Recording with MIDI
MIDI can be one of the most powerful tools or greatest frustrations in the budget home music studio.
The truth is, understanding a few basic principles of MIDI can saved a lot of potential headache. Following a process to set up your equipment will help assure that things work every time.
I'm going to list these steps below. Before I do let me first explain what
MIDI is and how it works.
What is MIDI and How does it work?
MIDI is an acronym for Musical Instrument Digital Interface. It is an electronic method of connecting one device to another. MIDI can both send and receive this digital information. That information is transferred in essentially 3 ways, velocity, timing, and control.
Velocity is the form of data that determines how loud the signal will be. Timing determines when the signal is triggered and how long it will stay triggered. Timing can also be used to sync two MIDI devices together. This assures that they trigger at exactly the same time or tempo. Control is used to change the program or patch data on one MIDI device from another.
Perhaps the greatest advantage to using MIDI is the fact that it is not an audio feed so it is not sound specific.
MIDI data can be changed after it has been recorded. This is helpful in correcting performance mistakes. It also gives you the ability to change the sound of your recording in post production. Recording with MIDI is typically an integral part of the home music studio.
3 STEPS TO RECORDING WITH MIDI
1.) Setup your connections
MIDI data follows the same flow as audio in that the signal is sent and received (input/output). With that in mind it's important to understand what the flow of that signal will be. If you're connecting two devices by MIDI, in most cases, one device must send the signal while the other must receive it.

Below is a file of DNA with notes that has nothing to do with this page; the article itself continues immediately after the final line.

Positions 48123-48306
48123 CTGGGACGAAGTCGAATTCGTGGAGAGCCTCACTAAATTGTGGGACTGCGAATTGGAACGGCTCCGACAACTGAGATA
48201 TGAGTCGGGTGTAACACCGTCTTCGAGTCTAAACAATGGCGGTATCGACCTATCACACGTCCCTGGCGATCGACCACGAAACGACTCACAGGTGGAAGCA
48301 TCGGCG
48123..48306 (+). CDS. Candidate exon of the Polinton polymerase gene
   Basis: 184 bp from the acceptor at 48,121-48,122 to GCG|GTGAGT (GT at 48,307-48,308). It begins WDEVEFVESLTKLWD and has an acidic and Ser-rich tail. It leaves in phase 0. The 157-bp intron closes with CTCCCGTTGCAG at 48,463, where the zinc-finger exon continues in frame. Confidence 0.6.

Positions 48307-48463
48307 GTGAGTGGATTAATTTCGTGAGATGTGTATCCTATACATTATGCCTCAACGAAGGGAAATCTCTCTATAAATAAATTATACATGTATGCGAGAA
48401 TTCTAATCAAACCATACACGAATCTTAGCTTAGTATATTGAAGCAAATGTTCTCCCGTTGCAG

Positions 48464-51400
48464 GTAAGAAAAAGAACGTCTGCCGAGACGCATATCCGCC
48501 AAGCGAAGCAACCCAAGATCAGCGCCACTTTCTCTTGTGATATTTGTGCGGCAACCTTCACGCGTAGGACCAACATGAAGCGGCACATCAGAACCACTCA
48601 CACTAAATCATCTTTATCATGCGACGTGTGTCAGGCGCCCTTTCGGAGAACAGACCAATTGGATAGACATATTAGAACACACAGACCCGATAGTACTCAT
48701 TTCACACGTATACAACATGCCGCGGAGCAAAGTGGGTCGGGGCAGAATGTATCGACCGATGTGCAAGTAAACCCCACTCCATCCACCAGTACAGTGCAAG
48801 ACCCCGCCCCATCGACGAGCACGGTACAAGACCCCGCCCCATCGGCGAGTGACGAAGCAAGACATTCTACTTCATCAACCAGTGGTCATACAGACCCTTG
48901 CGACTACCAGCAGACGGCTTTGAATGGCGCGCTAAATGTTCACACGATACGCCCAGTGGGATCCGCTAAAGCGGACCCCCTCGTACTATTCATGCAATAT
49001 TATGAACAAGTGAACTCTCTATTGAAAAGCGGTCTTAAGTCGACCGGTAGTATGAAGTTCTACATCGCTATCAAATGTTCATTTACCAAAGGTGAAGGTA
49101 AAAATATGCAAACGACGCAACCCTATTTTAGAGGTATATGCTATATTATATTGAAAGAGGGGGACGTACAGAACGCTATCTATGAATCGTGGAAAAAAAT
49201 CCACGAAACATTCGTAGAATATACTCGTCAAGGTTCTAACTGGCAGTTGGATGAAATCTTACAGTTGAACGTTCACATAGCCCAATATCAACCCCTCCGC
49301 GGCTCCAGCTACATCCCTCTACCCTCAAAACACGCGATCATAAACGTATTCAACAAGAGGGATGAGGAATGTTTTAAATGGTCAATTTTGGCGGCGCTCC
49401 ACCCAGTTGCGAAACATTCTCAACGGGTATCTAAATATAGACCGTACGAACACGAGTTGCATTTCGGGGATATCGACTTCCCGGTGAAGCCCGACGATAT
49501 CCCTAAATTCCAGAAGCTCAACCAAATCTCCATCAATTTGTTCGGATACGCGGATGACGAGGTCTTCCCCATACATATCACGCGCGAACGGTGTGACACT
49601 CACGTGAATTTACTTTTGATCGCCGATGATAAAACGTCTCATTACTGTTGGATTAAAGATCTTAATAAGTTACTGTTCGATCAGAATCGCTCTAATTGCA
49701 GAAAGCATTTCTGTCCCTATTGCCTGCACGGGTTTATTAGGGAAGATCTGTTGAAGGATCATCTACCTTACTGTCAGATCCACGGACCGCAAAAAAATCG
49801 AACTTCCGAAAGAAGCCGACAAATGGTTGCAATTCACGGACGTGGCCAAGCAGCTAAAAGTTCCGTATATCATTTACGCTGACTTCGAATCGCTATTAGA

Do you want to use your MIDI enabled keyboard to program or trigger sounds from your MIDI drum machine? Then you would need to set up your connections by going from the "MIDI out" on your keyboard to the "MIDI in" on your drum machine.
One exception to this configuration comes when you have multiple devices all using MIDI. Some gear has a MIDI OUT/THRU. This allows a connection into one device then back out again to another. The purpose here would be to daisy chain multiple devices together.
Recording with MIDI on your DAW requires some type of MIDI interface installed on your computer. This is perhaps the most common use of MIDI in the home music studio.
Some audio interfaces have a MIDI IN/OUT built directly into them. Many newer keyboard style MIDI controllers have a USB output that allows you to directly connect it to your DAW.
If you are looking for an affordable, quality USB MIDI interface here is an affiliate link to the device I personally use: Roland UM-ONE USB MIDI Interface.
2.) Configure your MIDI connections
There are 3 primary areas to check when configuring your MIDI connections. The program control, IN channel, and OUT channel. This step may require a bit of browsing through your gear's setup manual to properly configure. Each device is different but the principle is the same.
Program control allows one device to change the sounds and settings of another. Both devices must be connected via MIDI to allow this change. The device receiving this MIDI signal must be also be configured to receive program changes.
The other two areas of your MIDI connection have to do with the IN and OUT. MIDI operates through an organized set of digital channels. There are 16 of these channels in a single MIDI connection. This allows for separate control and triggering of multiple devices simultaneously.
Your triggering device (like MIDI keyboard) must be set to output the same MIDI channel as the device that is receiving it (like a drum machine). The configuration possibilities here are almost endless. For simplicity sake just know that by using different channels, multiple devices can be controlled and triggered at the same time but will produce different sounds.
If you only use one MIDI device to trigger another then look for the OMNI channel setting. This setting enables sending and receiving of all channels simultaneously. Some devices have a preferred default channel (MIDI drums are often channel 10). I would recommend reading your equipment manual to clarify your situation.
3.) Monitor the device being triggered by MIDI
This step is very simple but can be easily confusing. Remember that MIDI does not transmit or receive audio. So you need to listen to the audio output from the device being triggered.
If I were using my MIDI keyboard to trigger the sounds from my DAW's synth, then the audio patches on my keyboard become irrelevant. The synth track on my DAW would be the device I must listen to. Otherwise I will not hear any of my MIDI triggered sounds when I play my keyboard.
Recording with MIDI is a very useful tool for the home studio. At the same time it can get complicated very quickly. These 3 basic steps to follow are truly the building blocks for all that MIDI can do.
I'd love to hear your input. You can add your comments and questions to the section below.